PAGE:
It’s with a heavy heart I share the news that Jim Haw passed away on January 9, 2017. Jim began birding in high school and was already an accomplished birder when he moved to Fort Wayne in the early 1970s. He birded the state with the likes of Ken Brock and other skilled birders – a relatively small group in the 1970s – and he birded extensively in northeast Indiana. Ever since I met him in 1994, I’ve considered him the Dean of Northeast Indiana Birding/Birders. He knew his birds and where to find them. Importantly, he kept records. If you wanted to know about northeast Indiana bird records from the early 1970s onward Jim Haw was the source of the information.
The best thing about Jim was that he graciously shared his time and knowledge. He was field trip leader for Stockbridge Audubon for many years, gave many bird programs, served on the Indiana Bird Records Committee, compiled the Ft. Wayne Christmas Count for decades, and patiently and willingly tutored new birders. Two of those new birders he mentored were Jeff McCoy and myself. Of course, there were scores more besides the two of us who learned a lot from Jim. In the days before email and the internet, it was always exciting for a new birder like me to call Jim to tell him about an uncommon/rare bird that I had found and for Jim to activate the rare bird alert phone tree. I vividly recall the printed phones tree diagram that was in two parts: one section for people who wanted to know about all “good” birds and another for those who just wanted to know about the real rarities only. Of course, Jim was the top of the tree and all good finds were reported to him first.
Although I have participated in numerous Christmas Bird Counts over the years none have been like the Fort Wayne count. During the day I got to bird with Ted Heemstra, my other birding mentor who passed in May 2016, and Jeff McCoy. At the end of the day we assembled at Franke Park for a chili supper and to learn what species had been seen by the various teams. Jim made the compiling of the list suspenseful and fun. When I moved from Fort Wayne to Indy in 1998, I still participated in the Ft. Wayne Christmas Count a few more years because it was fun and I greatly enjoyed Jim’s performance at the end of the day.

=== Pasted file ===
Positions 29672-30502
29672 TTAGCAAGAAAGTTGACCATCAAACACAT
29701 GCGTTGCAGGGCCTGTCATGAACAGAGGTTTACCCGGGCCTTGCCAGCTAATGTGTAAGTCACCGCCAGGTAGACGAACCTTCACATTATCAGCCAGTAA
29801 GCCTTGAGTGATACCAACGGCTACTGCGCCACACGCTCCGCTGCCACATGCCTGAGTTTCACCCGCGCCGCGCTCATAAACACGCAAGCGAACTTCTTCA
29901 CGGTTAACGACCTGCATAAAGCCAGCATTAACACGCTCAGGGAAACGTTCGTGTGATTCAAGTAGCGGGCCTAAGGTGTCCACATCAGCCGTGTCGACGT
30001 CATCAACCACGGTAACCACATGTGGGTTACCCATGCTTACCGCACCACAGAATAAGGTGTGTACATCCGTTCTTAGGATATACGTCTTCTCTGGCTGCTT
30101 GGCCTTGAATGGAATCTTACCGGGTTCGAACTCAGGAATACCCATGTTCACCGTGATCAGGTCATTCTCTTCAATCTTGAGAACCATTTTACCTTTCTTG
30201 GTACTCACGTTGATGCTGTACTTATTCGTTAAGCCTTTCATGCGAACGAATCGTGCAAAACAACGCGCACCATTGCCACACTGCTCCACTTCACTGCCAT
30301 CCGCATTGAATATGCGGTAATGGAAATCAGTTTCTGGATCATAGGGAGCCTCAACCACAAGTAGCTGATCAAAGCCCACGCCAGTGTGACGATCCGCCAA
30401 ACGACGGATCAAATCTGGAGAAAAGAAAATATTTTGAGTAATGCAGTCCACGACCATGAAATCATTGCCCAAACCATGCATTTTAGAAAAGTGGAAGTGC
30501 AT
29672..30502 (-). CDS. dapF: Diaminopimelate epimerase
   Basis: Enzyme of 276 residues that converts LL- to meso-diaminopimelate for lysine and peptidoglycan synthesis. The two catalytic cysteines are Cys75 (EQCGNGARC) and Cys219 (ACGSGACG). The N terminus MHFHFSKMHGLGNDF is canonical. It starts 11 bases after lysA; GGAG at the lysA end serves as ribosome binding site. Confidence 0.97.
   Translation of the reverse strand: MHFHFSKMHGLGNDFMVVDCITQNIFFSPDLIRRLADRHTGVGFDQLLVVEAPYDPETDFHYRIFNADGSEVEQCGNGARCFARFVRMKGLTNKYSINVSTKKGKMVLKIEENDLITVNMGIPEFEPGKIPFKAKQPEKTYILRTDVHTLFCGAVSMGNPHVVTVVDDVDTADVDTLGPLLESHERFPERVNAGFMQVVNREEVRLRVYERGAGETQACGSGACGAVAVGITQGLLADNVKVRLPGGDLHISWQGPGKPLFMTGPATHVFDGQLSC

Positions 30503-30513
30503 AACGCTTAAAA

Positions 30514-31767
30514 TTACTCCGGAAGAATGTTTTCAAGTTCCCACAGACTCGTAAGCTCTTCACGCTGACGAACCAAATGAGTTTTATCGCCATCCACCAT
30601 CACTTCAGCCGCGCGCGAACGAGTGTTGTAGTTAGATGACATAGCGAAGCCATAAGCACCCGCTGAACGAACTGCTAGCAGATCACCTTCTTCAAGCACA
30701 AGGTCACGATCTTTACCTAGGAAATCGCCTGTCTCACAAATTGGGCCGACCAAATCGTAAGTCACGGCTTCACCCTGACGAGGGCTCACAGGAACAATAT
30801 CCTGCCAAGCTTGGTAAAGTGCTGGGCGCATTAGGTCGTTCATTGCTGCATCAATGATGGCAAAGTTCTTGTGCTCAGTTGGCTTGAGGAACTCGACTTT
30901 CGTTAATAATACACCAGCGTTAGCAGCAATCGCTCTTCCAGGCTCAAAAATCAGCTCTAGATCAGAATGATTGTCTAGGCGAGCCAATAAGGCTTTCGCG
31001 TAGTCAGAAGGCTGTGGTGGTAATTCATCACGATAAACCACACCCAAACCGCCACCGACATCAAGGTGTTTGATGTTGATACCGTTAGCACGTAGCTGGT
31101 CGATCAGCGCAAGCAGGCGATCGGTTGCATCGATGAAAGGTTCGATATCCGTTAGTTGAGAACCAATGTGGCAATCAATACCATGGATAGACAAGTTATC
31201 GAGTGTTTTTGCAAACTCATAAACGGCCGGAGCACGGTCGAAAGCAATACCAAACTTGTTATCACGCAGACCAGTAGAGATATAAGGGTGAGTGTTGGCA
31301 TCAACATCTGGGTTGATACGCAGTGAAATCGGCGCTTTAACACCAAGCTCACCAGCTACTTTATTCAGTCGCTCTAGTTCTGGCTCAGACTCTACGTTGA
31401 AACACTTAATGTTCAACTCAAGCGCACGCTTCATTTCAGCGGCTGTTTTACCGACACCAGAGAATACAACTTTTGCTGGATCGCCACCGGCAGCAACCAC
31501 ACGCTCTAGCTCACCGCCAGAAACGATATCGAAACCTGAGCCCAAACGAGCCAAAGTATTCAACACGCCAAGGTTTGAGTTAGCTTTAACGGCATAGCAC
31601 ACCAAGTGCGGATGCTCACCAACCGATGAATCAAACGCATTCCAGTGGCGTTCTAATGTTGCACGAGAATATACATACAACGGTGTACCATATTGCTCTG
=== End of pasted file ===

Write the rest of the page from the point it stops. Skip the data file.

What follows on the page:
Jim was a quiet, soft-spoken man with a funny G-rated sense of humor. He was an excellent birder who unfortunately slowed down after his retirement due to health problems. In recent years his outings were shorter duration and more by car but he was still finding King Rails and other good birds. I speak for many others when I say that Jim will be greatly missed as a birder and as a friend.
Limberlost and Jim Haw
My brother, Don Gorney, did a wonderful tribute to Jim Haw that expresses the way many feel about him. I would just like to add what he meant to Limberlost where he was a frequent visitor.
You knew it was going to be a good day when Jim came into the Limberlost Visitor Center and was excited to share what birds he had seen around Geneva. Jim would bring his lunch and talk with (now retired) Limberlost Site Manager Randy Lehman and Naturalist Curt Burnette. He was always eager to share his information on the birds that he had seen and the location that he saw them. With the wetland restoration, Jim was anxious to explore “new territory” close to home.
Because of his excellent record keeping, he had information on all the rare birds that had been seen with the date and the place. He was always ready to share information and was humble about his own accomplishments.
Jim was the first to discover King Rails at the Limberlost Swamp Wetland Preserve in 2014 and again on June 9, 2015.
When Barb Gorney and I saw Black-necked Stilts on May 3, 2013, both Jim and Don told me that was an Adams County record. When Randy Lehman and I saw them on April 25, 2015, Jim told me that was the first northeast Indiana record for April.
When Ben Hess found a Glossy Ibis on June 10, 2015, Jim told me that was only the second record of that species for northeast Indiana. Thankfully, the Ibis stayed for a few days and many birders got to see him.
As Dave Reichlinger stated, one of Jim’s best finds was the Black Vulture that Jim saw in Geneva. How many would look at vultures close enough to notice one was different. That Black Vulture was out of its range. Southern Indiana is usually as far north as they venture.
You will indeed be missed, Jim, by all your friends. With your wit and wisdom, you were one of a kind.